Advanced use#

Snap origins and destination to the street network#

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Sometimes, origin or destination points are far from the walkable, cyclable, or drivable street network. Especially when using a regular grid of points, many origins or destinations of a data set might be in the middle of a swamp (example above), on top of a mountain, or in the deep forest.

While r5py and R⁵ do their best to provide a reasonable route even for these points, at times, you might want to be able to control the situation a bit better.

R5py’s TransportNetwork allows you to snap a GeoSeries of points to points on the network.

Simply load a transport network, have a geo-data frame with origin or destination points, and call the transport network’s snap_to_network() method:

import geopandas

origins = geopandas.GeoDataFrame(
        "id": [1, 2],
        "geometry": [
            shapely.Point(24.841466, 60.208892),
            shapely.Point(24.848001, 60.207177),

origins["snapped_geometry"] = transport_network.snap_to_network(origins["geometry"])

id geometry snapped_geometry
0 1 POINT (24.84147 60.20889) POINT (24.84582 60.20980)
1 2 POINT (24.84800 60.20718) POINT (24.85189 60.20731)
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By default, snapping takes into consideration all network nodes that support TransportMode.WALK, and that are within search radius of 1600 metres. In other words, points are snapped to the closest path that is accessible on foot, within a maximum of 1.6 kilometres.

Both parameters can be adjusted. For example, to snap to network nodes that are drivable, within 500 m, use the following code:

origins["snapped_geometry"] = transport_network.snap_to_network(
id geometry snapped_geometry
0 1 POINT (24.84147 60.20889) POINT EMPTY
1 2 POINT (24.84800 60.20718) POINT (24.85281 60.20762)

As you can see, one of the points could not be snapped with the tightened requirements: it was returned as an ‘empty’ point.

Convenient short-hands

Both TravelTimeMatrixComputer and DetailedItinerariesComputer support a convenient parameter, snap_to_network, that controls whether the origins and destinations should automatically be snapped to the transport network.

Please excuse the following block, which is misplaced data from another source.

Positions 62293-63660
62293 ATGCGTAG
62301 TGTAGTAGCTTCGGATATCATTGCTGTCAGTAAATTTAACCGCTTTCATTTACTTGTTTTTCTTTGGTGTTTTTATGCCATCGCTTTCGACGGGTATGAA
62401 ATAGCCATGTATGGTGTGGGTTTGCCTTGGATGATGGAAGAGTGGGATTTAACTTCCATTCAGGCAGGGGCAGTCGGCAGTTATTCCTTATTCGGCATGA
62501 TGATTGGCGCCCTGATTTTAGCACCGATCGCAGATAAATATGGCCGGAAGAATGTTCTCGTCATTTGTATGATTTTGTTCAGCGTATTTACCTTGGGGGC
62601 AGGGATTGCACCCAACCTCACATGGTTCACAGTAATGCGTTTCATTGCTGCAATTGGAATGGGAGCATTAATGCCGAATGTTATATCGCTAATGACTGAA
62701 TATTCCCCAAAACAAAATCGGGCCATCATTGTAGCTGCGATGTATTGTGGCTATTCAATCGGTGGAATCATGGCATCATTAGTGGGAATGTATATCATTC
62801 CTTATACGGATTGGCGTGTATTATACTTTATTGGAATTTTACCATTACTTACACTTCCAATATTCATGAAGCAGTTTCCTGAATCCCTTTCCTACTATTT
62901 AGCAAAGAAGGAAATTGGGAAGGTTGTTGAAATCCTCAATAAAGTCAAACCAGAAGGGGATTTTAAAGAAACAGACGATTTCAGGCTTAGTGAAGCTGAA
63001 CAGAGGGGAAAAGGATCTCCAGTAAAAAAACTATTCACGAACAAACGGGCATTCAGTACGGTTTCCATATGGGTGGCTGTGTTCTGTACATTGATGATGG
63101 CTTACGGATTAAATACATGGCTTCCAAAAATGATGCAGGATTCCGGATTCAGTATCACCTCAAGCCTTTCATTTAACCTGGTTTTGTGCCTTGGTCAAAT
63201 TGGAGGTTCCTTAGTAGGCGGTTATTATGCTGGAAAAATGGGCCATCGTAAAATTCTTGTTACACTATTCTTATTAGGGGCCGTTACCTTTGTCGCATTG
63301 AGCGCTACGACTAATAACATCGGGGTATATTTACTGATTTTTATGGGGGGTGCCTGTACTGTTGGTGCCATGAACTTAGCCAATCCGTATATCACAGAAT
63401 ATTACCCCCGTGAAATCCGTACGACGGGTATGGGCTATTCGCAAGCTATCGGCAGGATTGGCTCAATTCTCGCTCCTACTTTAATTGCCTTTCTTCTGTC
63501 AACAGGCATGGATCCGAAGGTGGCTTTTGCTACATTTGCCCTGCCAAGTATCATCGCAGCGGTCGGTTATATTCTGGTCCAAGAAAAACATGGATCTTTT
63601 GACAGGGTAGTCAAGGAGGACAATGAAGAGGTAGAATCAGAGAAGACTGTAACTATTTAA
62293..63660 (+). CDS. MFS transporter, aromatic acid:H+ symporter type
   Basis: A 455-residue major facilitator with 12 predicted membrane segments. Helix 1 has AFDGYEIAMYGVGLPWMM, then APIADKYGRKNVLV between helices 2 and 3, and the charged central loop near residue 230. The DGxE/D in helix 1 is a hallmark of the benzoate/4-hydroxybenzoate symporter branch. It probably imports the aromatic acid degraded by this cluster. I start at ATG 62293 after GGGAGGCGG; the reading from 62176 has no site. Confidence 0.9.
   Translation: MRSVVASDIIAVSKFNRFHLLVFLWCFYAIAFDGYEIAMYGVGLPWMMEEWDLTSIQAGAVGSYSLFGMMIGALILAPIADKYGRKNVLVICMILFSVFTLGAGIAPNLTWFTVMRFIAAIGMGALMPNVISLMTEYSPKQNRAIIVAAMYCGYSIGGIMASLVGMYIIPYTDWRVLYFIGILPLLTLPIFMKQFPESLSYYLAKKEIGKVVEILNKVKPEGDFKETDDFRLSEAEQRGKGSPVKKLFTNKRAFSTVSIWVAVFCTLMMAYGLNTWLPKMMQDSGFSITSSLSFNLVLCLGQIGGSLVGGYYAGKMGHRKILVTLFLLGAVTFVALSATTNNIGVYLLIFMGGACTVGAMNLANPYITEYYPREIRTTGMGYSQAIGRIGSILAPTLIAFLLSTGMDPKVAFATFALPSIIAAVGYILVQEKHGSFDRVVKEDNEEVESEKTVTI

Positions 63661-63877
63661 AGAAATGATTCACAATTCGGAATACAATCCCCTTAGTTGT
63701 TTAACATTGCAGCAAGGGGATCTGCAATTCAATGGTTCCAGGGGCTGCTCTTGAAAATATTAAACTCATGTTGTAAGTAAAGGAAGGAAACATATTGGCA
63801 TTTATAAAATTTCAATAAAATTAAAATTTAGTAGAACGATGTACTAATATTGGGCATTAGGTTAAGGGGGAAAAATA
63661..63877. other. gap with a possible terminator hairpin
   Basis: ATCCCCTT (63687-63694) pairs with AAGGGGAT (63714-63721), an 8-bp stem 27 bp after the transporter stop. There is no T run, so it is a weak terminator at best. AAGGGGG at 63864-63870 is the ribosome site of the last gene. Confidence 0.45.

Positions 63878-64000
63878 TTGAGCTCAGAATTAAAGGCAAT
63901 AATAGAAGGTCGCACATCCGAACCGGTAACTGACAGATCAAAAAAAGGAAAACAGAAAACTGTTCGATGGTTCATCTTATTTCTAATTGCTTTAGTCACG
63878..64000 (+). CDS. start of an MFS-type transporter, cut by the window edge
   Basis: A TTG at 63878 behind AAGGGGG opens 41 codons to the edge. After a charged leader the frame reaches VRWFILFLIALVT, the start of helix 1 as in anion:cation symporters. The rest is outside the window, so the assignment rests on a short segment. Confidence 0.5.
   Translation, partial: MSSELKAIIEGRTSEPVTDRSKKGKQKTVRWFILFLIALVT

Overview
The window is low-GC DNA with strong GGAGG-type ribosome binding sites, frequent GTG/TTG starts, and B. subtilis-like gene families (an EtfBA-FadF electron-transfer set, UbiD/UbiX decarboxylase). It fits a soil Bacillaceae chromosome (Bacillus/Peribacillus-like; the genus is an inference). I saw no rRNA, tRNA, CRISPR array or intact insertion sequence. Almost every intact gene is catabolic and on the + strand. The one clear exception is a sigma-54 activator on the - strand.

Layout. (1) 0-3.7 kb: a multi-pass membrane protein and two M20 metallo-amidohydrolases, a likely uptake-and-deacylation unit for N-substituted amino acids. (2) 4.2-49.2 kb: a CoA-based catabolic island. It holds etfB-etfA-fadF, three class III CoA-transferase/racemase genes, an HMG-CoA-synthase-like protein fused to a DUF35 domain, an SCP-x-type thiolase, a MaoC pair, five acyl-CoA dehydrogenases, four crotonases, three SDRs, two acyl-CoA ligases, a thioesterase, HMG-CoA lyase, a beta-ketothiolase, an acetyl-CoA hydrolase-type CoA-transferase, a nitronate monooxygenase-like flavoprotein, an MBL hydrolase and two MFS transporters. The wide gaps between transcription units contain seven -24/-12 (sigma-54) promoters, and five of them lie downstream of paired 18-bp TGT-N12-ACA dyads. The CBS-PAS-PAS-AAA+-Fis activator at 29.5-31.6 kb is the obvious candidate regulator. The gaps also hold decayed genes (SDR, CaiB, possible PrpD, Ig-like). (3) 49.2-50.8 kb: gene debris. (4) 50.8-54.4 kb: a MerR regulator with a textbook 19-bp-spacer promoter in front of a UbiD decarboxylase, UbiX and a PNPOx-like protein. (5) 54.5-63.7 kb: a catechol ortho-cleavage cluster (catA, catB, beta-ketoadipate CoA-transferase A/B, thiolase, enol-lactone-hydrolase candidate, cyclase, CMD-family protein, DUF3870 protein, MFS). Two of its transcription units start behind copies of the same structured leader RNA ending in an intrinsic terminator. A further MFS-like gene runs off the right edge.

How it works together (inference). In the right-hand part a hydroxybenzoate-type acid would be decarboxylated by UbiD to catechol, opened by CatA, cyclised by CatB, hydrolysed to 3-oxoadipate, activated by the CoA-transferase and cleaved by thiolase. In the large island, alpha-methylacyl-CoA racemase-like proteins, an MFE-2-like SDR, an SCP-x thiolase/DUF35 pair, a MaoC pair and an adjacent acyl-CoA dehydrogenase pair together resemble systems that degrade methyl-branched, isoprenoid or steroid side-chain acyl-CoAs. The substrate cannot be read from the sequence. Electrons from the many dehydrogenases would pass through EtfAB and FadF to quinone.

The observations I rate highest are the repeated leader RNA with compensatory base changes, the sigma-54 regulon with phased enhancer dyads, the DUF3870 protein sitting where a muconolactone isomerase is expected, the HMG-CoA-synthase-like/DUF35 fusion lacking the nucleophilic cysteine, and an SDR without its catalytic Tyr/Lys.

travel_time_matrix_computer = r5py.TravelTimeMatrixComputer(

Limit the maximum Java heap size (memory use)#

A Java Virtual Machine (JVM) typically restricts the memory usage of programs it runs. More specifically, the heap size can be limited (see this stackoverflow discussion for a detailed explanation).

The tasks carried out by R⁵ under the hood of r5py are fairly memory-intensive, which is why, by default, r5py allows the JVM to grant up to 80% of total memory to R⁵ (but ensures to always leave at least 2 GiB to the operating system and other processes).

You may want to lower this limit if you are running other tasks in parallel, or raise it if you have a dedicated computer with large memory and small operating system requirements.

To change the memory limit, you can either create a configuration file and set max-memory from there by specifying the --max-memory or -m command line arguments, or add the same arguments to sys.argv. See detailed explanation on the configuration page.

For instance, to set the maximum heap size to a fixed 12 GiB, you can create a configuration file in the location suitable for your operating system, and add the following line:

max-memory: 12G

Use a custom installation of R⁵#

For some use cases, it can be useful to use a local copy of R⁵, rather than the one downloaded by r5py, for instance, in order to apply custom patches to extend or modify R⁵’s functionality, or to force the use of a certain version for longitudinal comparability.

This can be achieved by passing a configuration option or command line argument to change the class path.

For example, to set a custom classpath inside a Python notebook, you can set sys.argv before importing r5py:

import sys
sys.argv.append(["--r5-classpath", "/opt/r5/"])
import r5py

To use the patched R⁵ version provided by the Digital Geography Lab on their GitHub pages, for example, pass the full URL, instead:

import sys
import r5py